March: Book Three Summary & Study Guide

Andrew Aydin, John Lewis, and Nate Powell
This Study Guide consists of approximately 44 pages of chapter summaries, quotes, character analysis, themes, and more - everything you need to sharpen your knowledge of March.
This section contains 559 words
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March: Book Three Summary & Study Guide Description

March: Book Three Summary & Study Guide includes comprehensive information and analysis to help you understand the book. This study guide contains the following sections:

This detailed literature summary also contains Topics for Discussion on March: Book Three by Andrew Aydin, John Lewis, and Nate Powell.

The following version of this book was used to create this study guide: Lewis, John; Aydin, Andrew. March, Book One; Top Shelf Productions, Marietta, Georgia, 2015. Kindle AZW file.

John Lewis is a major force in the Civil Rights Movement of the 1960s, working closely with other notable historic figures such as Dr. Martin Luther King, Jr., John F. Kennedy, and Robert Kennedy. Lewis presents his biography as a graphic novel. He is a congressman by the time Barack Obama is sworn in as America's first black president. Obama's first inauguration is the backdrop for the story of the Civil Rights Movement during the 1960s, told from Lewis's perspective. The book is the third of a three-part series but can be read as a stand-alone book.

The book opens with scenes from a church bombing in Mississippi. The bombing is a protest against the blacks who are calling for equal rights, including the right to vote without fear of reprisal. On the day of the bombing, the church is hosting a youth rally and four little girls are killed in the blast. That event is just one of many violent attacks that happen in the South over the mid-1960s.

As black leaders focus on the right to vote, volunteers join the effort. There are some black leaders who believe bringing white volunteers into the mix is a bad idea, but others believe that a massive influx of volunteers – both white and black – is the logical next step. That train of thought wins out and hundreds arrive in specified regions. Almost immediately, three volunteers fail to arrive at their assigned location. The media and federal government reach heightened levels of interest as the public becomes aware that two of the three missing men are white. The government sends military and FBI agents to search for the men, and their bodies are found weeks later.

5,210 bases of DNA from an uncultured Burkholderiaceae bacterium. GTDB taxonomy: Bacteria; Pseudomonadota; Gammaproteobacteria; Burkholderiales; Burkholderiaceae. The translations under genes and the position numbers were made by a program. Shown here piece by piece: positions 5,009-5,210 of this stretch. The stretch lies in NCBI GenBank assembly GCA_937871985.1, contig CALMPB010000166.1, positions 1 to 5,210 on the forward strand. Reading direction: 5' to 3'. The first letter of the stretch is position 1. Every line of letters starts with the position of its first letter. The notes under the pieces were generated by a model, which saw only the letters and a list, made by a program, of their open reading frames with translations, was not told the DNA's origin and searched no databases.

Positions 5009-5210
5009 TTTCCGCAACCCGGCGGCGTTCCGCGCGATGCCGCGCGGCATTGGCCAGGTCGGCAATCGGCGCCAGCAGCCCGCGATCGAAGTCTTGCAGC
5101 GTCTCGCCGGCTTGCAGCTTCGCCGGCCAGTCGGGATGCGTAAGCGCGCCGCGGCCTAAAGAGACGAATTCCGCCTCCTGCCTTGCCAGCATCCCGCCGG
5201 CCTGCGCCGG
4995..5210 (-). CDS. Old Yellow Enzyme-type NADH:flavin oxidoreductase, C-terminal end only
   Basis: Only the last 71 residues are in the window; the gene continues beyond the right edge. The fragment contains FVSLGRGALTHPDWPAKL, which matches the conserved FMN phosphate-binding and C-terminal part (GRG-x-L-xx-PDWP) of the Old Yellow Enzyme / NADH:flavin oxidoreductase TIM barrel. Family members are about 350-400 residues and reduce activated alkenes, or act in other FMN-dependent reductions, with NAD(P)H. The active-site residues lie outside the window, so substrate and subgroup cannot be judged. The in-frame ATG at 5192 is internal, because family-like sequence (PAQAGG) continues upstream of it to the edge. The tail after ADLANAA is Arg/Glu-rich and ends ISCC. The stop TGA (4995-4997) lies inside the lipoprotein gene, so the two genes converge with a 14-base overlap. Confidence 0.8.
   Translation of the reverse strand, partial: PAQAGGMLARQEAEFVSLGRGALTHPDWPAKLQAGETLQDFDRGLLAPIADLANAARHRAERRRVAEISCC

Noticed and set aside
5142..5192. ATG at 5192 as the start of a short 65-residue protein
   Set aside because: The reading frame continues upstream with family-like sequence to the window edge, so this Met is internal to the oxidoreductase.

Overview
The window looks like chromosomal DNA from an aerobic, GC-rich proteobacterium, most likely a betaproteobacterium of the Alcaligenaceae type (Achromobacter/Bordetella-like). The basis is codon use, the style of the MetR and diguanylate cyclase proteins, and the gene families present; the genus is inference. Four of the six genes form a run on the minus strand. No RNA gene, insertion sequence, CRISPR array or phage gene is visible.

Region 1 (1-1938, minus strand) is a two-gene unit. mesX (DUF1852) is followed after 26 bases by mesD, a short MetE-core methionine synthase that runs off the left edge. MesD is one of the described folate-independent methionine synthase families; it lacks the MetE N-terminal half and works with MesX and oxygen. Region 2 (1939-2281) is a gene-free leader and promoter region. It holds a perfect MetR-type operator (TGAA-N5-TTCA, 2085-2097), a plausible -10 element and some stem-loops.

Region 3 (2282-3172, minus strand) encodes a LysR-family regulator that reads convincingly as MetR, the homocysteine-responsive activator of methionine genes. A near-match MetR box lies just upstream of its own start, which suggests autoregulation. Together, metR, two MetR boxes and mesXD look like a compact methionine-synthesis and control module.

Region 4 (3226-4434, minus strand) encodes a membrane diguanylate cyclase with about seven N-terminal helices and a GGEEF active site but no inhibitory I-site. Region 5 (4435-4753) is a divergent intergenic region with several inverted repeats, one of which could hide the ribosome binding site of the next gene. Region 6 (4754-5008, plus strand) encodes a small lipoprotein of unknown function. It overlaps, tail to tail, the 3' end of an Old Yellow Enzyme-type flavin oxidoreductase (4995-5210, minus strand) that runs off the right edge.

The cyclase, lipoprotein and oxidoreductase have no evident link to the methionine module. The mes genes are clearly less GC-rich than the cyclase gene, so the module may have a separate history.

Meanwhile, officials decline to provide protection for black protestors. Even while federal officials are searching for the missing volunteers, they do not offer to curb the violence against those insisting on equality for blacks.

Blacks are routinely beaten and intimidated as they continue to protest. Few are swayed by the violence, and most continue to work toward the cause regardless of the threats. Lewis is beaten and hospitalized, and others face similar situations. A woman named Fannie Hamer registers to vote but her family is evicted from their home and the landowner they work for fires them. She is even attacked, which leaves her with a permanent limp. Hamer never stops speaking out, and she is among those who talk at the Democratic Party Convention as blacks seek equal representation for seats on the delegation and candidates. With each new attack, more volunteers arrive. Various groups join the protests, including teachers.

The political and social climates impact the protestors and the individual members. With the death of President John F. Kennedy, many worry whether his successor – President Johnson – will follow through with Civil Rights reforms.

As the movement advances, there are rifts among the protestors and organizations face the challenges of operating on limited budgets while bringing people together for common goals. Sometime, leaders clash as their different ideas and policies are put into play. Ultimately, Lewis and others continue to work, each in his own way, leading like-minded people who are seeking change.

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This section contains 559 words
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